Master, do you see that murky vapour floating and soaring in the horizon?
Well, the myth says there lies a chasm, and if one dares enough to approach it, they shall see what no eye has ever seen. But the old tales approve that a man once defeated his cowardice and set foot down in the chasm.
Fancy that, Master! He must have been wearied down by dread. What unrelenting vigour is that? Or is he a foolish stubborn to dare wake the bloody fiends? O’ wicked!
He descended and the murky vapour beclouded his sight. The creature, coated with courage, burst his way through and swore that he would not stop until he peers into what no eye has ever seen. For as far as he could stretch his sight, the same image recurred to his eyes; that of blackness. He felt as though the mist is besetting him for there need not be a human down there. He bore straightforward, and the gale of the steam buffeted, puckered, and tattered his flesh.
He finally reached the bottom of the chasm. His feet moistened, and he reckoned that it was a marsh he stood on. He groped for his way and suddenly fell to the toughest of grounds. But his courage was meant not to break. He resumed walking in the dark until his eyes spotted a meadow spreading over the other side. He leant on a boulder, gasped for breath, and resumed his march.
And the unexpected had happened! The meadow burnt to ashes; the sooty fume filled the air; what was once green had become black.
Abruptly, a bellow shook the walls of the chasm then spoke words that planted terror in the creature’s heart, “Human, what made you come here?” said the voice. “Do you want to defeat the old tales and become the first to descend to behold what no eye has ever met? Only a fool would dare walk to my place, but I see no foolishness in your eyes; I scarcely know what goes around your head. But if you want to see for yourself, I shall cut a long story short and tell you who I am.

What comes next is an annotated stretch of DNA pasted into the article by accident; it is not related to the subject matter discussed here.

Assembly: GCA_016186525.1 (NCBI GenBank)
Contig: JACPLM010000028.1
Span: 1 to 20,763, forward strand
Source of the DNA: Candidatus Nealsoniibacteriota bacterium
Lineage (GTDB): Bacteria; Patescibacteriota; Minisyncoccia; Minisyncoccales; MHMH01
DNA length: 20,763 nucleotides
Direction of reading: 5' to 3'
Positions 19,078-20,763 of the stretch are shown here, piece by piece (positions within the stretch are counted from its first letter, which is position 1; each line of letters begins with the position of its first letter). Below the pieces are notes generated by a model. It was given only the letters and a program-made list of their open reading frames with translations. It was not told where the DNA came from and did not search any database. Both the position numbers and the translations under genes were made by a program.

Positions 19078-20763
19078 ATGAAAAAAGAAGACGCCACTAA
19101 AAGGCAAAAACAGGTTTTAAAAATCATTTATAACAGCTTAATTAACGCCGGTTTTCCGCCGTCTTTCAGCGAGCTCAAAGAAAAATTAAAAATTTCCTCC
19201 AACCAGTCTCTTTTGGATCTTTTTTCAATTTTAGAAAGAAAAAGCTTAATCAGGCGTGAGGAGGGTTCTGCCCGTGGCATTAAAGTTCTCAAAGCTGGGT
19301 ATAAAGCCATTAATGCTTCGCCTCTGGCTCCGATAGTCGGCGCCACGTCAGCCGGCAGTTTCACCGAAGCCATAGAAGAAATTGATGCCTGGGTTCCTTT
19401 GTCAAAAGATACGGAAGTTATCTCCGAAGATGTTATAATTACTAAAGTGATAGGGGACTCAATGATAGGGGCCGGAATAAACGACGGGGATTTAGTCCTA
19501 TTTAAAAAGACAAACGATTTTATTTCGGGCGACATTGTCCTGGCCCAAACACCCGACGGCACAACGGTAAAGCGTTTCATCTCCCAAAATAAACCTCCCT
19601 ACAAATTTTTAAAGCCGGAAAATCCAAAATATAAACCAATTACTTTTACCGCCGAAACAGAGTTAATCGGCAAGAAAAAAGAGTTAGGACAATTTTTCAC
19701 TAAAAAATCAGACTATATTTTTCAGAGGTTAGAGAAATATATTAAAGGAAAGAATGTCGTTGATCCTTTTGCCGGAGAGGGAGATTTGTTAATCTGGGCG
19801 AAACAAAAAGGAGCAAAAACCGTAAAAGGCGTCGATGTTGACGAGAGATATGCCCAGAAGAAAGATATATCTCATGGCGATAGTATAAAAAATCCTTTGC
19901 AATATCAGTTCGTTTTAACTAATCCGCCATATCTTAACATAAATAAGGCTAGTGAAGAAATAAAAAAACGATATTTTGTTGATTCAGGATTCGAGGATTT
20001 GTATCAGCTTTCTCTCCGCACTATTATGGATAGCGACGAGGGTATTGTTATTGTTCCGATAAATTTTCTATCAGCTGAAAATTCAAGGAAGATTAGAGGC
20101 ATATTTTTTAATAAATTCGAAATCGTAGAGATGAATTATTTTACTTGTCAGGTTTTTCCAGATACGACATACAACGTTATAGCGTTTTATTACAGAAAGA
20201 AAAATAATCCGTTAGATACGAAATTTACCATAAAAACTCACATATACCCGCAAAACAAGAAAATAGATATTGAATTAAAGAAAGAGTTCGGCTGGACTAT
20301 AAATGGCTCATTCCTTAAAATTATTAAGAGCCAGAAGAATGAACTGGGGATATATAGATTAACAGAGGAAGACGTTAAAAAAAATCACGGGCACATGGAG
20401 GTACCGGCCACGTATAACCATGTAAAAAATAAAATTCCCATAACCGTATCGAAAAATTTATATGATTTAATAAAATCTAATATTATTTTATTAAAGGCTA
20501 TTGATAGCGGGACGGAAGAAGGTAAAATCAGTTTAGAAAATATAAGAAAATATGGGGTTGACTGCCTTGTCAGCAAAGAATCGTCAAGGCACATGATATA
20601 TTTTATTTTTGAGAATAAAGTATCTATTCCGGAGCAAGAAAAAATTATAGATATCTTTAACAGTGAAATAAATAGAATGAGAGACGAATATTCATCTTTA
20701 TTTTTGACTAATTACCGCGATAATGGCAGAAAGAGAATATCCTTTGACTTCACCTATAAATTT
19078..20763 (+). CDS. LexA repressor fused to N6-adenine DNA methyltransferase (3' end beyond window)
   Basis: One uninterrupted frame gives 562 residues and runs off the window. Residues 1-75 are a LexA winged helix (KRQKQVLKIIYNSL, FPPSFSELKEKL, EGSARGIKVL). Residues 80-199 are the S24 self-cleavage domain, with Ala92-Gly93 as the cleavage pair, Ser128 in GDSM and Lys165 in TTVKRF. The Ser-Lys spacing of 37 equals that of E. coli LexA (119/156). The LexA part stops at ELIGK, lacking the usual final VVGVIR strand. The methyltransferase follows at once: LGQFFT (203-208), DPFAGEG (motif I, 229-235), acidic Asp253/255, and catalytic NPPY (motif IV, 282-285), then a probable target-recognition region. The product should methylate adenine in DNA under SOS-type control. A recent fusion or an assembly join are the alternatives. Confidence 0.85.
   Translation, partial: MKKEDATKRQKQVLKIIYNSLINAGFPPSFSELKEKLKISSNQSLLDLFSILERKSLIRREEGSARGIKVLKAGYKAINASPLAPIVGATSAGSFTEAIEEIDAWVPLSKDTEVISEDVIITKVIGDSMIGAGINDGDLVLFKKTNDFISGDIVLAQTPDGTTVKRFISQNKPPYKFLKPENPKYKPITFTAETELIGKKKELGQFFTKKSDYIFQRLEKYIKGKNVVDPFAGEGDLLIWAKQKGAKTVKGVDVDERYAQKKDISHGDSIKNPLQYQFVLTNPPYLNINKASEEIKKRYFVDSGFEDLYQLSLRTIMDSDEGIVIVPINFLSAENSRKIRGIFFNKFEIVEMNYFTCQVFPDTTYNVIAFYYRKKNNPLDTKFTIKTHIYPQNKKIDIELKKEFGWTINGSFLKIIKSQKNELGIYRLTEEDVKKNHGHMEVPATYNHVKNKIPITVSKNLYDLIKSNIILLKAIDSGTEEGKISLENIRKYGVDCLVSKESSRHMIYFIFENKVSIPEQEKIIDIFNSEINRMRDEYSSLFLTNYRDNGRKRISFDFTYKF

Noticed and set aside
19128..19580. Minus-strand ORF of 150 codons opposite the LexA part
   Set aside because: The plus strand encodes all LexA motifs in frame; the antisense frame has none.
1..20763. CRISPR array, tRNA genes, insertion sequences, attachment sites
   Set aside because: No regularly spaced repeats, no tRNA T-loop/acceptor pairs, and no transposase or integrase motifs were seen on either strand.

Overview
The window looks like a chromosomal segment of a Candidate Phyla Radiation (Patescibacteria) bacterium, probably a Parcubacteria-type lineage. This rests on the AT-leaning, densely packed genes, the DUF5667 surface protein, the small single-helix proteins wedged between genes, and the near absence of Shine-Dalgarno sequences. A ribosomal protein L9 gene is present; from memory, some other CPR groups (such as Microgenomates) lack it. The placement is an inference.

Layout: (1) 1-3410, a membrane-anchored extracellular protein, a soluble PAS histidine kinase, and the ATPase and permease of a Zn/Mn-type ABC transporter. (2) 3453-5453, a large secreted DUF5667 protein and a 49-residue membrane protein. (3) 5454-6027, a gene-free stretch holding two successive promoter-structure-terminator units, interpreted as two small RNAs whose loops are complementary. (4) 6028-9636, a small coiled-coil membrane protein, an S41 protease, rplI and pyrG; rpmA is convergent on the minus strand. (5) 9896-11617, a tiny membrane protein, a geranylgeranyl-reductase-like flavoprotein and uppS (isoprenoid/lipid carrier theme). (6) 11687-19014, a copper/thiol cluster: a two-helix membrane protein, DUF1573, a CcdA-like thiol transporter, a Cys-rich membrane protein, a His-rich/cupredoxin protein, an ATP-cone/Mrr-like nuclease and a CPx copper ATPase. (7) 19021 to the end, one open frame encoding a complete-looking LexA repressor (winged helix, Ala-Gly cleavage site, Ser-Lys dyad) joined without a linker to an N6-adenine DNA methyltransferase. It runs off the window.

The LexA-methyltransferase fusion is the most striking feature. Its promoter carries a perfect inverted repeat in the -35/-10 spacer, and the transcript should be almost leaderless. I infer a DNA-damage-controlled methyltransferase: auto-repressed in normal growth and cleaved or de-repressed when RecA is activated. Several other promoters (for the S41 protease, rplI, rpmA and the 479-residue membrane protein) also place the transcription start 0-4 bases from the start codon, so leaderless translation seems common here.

They call me lord of the abyss, destroyer of hopes, king of the loathsome, ruler of the depressed. I am known to your kinship as the ‘Lord of the S, seventh of his days’. I am the mighty hideous Sunday, and my boring hours shall gnaw your lives. Your kind loathes me for I bore them — and for that, I am buried down in this chasm, accurst by His highness. And you, mortal, dare to descend to me and interrupt my hibernation. I smelled your fear when you landed on my walls, but you persisted in walking towards me. Is it fame or glory you are after?”
The creature recoiled, Master! He had no clue what to make of the dreadful beast that stood before him.
“Is your mouth sealed, human?” shouted the beast, angrily, “Aye, I see terror has twisted your tongue — fear is what shall make you appreciate life.”
Only when he thought it was his end, the beast spared his life.
“I have only feasted upon a king of your lands, whose life was brought down by his foolish of deeds; and yet he blamed me for that,” said the beast, “If there be any breath in your lungs, I spare thee. Run before I regret this act; climb to light for the darkness is not meant for you. Begone, now!”
He ran and fell, ran and fell, and ran again. He climbed his way back in terror.
But the old records did not document why he was spared. However, his journal, the ones I was asked to bring to your hands, Master, mentioned that the beast spared him on a condition: that he shall spread a false word among his kinship, that what he saw was a pure land, and it was forbidden thenceforth to be approached by Man.
He was also conditioned to tell his kind that a prayer every Sunday is a must for the wickedness his eyes had witnessed conquered his weary figure.
That’s the story of the murky vapour soaring from the horizon every Sunday, Master. Perhaps it’s celebrating a triumph over Man.
I suppose, Master, we should not bother ourselves anymore with these Sundays; they’re depressing and we should embrace this fact. In the meantime, we should draw to the office and review the state of affairs.